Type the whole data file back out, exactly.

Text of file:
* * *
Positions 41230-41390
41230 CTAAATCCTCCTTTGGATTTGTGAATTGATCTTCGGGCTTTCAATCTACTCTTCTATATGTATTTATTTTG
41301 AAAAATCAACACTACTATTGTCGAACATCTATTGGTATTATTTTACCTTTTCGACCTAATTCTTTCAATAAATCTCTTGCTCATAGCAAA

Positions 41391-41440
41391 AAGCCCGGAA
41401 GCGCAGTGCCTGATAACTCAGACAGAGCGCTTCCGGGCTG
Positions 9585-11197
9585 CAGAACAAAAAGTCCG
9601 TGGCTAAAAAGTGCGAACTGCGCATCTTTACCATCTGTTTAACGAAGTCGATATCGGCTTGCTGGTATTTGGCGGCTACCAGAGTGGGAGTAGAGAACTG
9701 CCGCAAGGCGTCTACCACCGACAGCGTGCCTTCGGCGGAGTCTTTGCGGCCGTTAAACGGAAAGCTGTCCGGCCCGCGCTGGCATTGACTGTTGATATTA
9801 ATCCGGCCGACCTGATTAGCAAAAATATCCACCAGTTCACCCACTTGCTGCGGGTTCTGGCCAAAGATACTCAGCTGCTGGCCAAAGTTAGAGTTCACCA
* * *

Positions 41230-41390
41230 CTAAATCCTCCTTTGGATTTGTGAATTGATCTTCGGGCTTTCAATCTACTCTTCTATATGTATTTATTTTG
41301 AAAAATCAACACTACTATTGTCGAACATCTATTGGTATTATTTTACCTTTTCGACCTAATTCTTTCAATAAATCTCTTGCTCATAGCAAA

Positions 41391-41440
41391 AAGCCCGGAA
41401 GCGCAGTGCCTGATAACTCAGACAGAGCGCTTCCGGGCTG
Positions 9585-11197
9585 CAGAACAAAAAGTCCG
9601 TGGCTAAAAAGTGCGAACTGCGCATCTTTACCATCTGTTTAACGAAGTCGATATCGGCTTGCTGGTATTTGGCGGCTACCAGAGTGGGAGTAGAGAACTG
9701 CCGCAAGGCGTCTACCACCGACAGCGTGCCTTCGGCGGAGTCTTTGCGGCCGTTAAACGGAAAGCTGTCCGGCCCGCGCTGGCATTGACTGTTGATATTA
9801 ATCCGGCCGACCTGATTAGCAAAAATATCCACCAGTTCACCCACTTGCTGCGGGTTCTGGCCAAAGATACTCAGCTGCTGGCCAAAGTTAGAGTTCACCA